Du Bois’ work provides invaluable insights into the nature of reflexivity and self for the racialised 'other', which traditional, classic sociology has often overlooked. Whilst efforts to decolonise sociology continue, such as by including theorists such as Du Bois, there still has not been a sustained effort to dismantle and reconfigure an overwhelmingly white sociological canon still prevalent in European sociology (Meer 2019).
In his seminal work, The Souls of Black Folk (1903 ), Du Bois centres discussion of belonging, identity and self-awareness for racialised minorities through concepts of the ‘Veil’ and ‘double consciousness’. Du Bois’ analogy of the Veil is that of a racial barrier which is made of material in the divided experiences and inequality between the white majority and African-American minorities in the USA. For Du Bois, the Veil’s semi-transparency lends itself to the duality experienced by the racialised ‘other’: a double consciousness or a ‘two-ness’ which incorporates a ‘sense of always looking at one’s self through the eyes of others’ (p.8).
In my Identities article, 'Examining BSA Muslim women’s everyday experiences of veiling through concepts of ‘the veil’ and ‘double consciousness’, the focus is on a reflective aspect of living behind the V/veil and the effects of double consciousness on gendered and racialised bodies. Here the capitalisation of the Veil is used to denote Du Bois’ descriptions of a divided world, whilst the non-capitalised use of veil (along with discussion on veiling, veiled) refers to the wearing of the hijab or niqab, as well as ways women discuss veiling practices.
Futures won and lost: personal hopes, utopian aspirations and post-revolutionary disappointment among young Muslim volunteers in Cairo
The 21st century has witnessed a range of mass movements and street protests around the Arab world. In early 2011, an uprising founded on visions for a more just and free Egypt led to the overthrow of President Hosni Mubarak, while the following years and the election of Field Marshall Abdel Fattah al-Sisi proved that the military regime was far from defeated. Nevertheless, both opposition protests and state arrests continue to influence politics and everyday life in the country. For young people, political events are often formative for their images of what the future holds and what possible selves they imagine. The contemporary context of Egypt thus provides an opportunity to analytically explore the dynamics and intertwinement of personal hopes, utopian aspirations and post-revolutionary nostalgia and disappointment.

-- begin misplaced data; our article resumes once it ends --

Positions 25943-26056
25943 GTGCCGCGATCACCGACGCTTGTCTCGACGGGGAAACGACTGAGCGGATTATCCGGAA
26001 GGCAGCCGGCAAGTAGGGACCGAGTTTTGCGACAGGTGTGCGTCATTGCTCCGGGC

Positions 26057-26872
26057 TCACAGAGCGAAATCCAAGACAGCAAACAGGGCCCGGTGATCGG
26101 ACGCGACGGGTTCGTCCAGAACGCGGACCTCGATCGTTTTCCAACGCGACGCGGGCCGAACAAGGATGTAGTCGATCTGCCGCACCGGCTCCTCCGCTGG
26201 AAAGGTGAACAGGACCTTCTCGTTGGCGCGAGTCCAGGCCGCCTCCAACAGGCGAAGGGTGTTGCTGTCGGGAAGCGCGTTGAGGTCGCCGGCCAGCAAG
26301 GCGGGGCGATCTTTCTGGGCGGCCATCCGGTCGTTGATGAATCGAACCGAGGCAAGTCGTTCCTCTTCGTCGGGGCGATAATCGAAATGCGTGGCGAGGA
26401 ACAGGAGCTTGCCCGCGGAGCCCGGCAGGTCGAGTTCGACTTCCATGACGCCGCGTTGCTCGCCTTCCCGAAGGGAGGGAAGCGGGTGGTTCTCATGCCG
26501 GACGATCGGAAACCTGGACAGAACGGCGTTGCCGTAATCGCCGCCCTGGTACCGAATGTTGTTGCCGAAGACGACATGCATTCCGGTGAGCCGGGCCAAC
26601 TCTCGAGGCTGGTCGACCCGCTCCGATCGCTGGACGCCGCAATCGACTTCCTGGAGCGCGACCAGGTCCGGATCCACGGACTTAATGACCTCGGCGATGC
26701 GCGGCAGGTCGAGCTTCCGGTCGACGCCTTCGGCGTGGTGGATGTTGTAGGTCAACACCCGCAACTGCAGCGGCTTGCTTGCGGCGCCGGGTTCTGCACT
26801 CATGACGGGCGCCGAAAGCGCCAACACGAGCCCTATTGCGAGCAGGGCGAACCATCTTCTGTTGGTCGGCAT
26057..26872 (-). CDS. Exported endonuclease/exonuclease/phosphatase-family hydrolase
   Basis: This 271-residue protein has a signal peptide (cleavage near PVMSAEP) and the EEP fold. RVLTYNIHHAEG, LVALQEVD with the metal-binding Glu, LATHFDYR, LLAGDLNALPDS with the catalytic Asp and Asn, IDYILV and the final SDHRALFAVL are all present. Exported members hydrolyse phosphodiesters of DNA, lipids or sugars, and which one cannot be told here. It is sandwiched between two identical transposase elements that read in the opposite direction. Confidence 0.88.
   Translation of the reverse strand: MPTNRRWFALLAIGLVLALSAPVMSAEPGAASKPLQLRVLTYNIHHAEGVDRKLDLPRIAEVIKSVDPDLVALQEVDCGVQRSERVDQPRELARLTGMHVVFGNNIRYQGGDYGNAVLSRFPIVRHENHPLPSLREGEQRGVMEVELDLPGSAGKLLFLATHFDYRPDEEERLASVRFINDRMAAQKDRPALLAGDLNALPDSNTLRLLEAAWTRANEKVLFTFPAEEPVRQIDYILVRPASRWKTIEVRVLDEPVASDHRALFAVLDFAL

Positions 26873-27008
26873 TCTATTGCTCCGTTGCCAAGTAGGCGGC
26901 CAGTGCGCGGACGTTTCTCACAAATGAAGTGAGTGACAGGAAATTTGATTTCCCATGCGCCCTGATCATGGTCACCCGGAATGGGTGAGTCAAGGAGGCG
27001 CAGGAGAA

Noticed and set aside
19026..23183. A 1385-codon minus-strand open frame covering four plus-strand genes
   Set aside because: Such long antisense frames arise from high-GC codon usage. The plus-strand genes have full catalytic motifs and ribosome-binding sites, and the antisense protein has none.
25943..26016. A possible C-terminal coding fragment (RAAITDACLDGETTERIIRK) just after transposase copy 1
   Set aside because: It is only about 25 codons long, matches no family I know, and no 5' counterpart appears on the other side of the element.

In my Identities article, ‘Experimenting with alternative futures in Cairo: young Muslim volunteers between god and the nation’, I examine how the personal hopes of young middle-class Egyptians develop into utopian aspirations for an alternative society, and eventually, how such aspirations are both strengthened and shattered in the aftermath of an uprising. Through ethnographic fieldwork among volunteers in Resala, Egypt’s largest Muslim youth NGO, from 2009 to 2015, I followed some of these young people from their first experiences with Muslim volunteer work through their excitement of the 2011 uprising. and finally to post-revolutionary times where they again renegotiate their orientations towards the future.
An outward sign of an inward grace: how African diaspora religious identities shape their understandings of and engagement in international development
Scholarship on the different ways that international development is understood, accessed and engaged by various communities, is often contextualised by analyses of how these complex practices are communicated to (and received by) audiences. This includes established motifs of poverty and social deprivation in visual discourses of ‘charity’ and ‘need’ that abound literature, film, television and the social media of western democracies. Indeed, insights have also been drawn from quantitative and experimental measurements of people’s philanthropic propensities and attitudes towards ‘distant others’. While these are well established, less considered are the broader understandings of development that are informed by religion and faith subjectivities, especially for African diaspora communities engaged in international and local forms of development. Addressing this gulf in knowledge has important implications for the scholarly and programmatic application of development and attendant policy recommendations. This is especially true when recognising African diaspora identities as critical for engendering particular forms of cooperation and alliance with religious members of these communities. So too, how and to what extent their religious orientations shape and determine their different priorities, strategies and traditions of ‘help’ and ‘giving’ in and for their countries and communities of heritage.
As such, are we to assume that religion(s) and faith identifications are inconsequential or secondary to how diasporas participate in and negotiate understandings of international development? Or are they much more significant and constitutive than we think? Is there space for religiously informed interpretations of international development that move beyond its definitional and operational preoccupation with technocratic rationality to allow for new and extended conceptual possibilities? All these speculative questions and theoretical possibilities constitute the intellectual space within which my Identities article: '"An outward sign of an inward grace": how African diaspora religious identities shape their understandings of and engagement in international development’, is concerned.